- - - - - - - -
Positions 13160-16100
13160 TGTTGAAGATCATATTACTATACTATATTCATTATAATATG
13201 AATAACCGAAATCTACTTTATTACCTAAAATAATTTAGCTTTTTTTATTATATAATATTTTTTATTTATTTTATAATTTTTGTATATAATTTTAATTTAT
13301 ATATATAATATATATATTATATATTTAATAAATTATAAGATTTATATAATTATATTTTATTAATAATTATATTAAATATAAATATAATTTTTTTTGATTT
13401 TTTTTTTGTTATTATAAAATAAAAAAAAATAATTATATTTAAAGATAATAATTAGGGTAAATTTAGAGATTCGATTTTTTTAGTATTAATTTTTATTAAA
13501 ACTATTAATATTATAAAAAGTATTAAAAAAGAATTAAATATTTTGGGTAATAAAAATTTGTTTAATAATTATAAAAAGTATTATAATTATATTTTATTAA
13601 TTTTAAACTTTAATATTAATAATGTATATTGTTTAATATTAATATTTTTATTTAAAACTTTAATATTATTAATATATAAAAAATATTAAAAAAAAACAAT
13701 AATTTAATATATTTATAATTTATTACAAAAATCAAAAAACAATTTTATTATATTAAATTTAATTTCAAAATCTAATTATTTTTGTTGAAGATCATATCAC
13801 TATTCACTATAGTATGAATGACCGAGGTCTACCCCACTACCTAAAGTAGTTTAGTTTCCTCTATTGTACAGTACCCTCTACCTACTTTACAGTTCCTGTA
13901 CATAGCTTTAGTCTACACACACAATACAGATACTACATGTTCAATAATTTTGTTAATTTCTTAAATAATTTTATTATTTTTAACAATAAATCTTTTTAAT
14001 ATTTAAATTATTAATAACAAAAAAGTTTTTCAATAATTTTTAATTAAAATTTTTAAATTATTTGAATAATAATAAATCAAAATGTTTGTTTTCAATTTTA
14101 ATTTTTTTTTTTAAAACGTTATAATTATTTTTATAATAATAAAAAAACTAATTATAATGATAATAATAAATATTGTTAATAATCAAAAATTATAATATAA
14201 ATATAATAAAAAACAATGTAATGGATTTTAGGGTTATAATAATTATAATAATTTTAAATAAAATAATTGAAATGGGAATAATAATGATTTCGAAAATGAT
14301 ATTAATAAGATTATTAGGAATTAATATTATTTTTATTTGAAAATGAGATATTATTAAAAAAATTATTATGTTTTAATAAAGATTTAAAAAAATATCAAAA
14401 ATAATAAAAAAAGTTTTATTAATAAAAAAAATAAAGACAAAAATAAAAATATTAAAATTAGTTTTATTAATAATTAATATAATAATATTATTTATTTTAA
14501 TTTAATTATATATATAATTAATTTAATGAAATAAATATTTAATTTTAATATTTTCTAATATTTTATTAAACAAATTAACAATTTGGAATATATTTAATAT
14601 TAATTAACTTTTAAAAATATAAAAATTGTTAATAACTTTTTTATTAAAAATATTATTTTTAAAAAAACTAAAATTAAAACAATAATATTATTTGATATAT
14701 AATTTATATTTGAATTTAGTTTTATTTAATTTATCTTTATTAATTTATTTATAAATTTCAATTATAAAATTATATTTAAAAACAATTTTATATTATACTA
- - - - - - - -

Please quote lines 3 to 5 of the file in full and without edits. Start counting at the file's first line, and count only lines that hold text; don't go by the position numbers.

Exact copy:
13201 AATAACCGAAATCTACTTTATTACCTAAAATAATTTAGCTTTTTTTATTATATAATATTTTTTATTTATTTTATAATTTTTGTATATAATTTTAATTTAT
13301 ATATATAATATATATATTATATATTTAATAAATTATAAGATTTATATAATTATATTTTATTAATAATTATATTAAATATAAATATAATTTTTTTTGATTT
13401 TTTTTTTGTTATTATAAAATAAAAAAAAATAATTATATTTAAAGATAATAATTAGGGTAAATTTAGAGATTCGATTTTTTTAGTATTAATTTTTATTAAA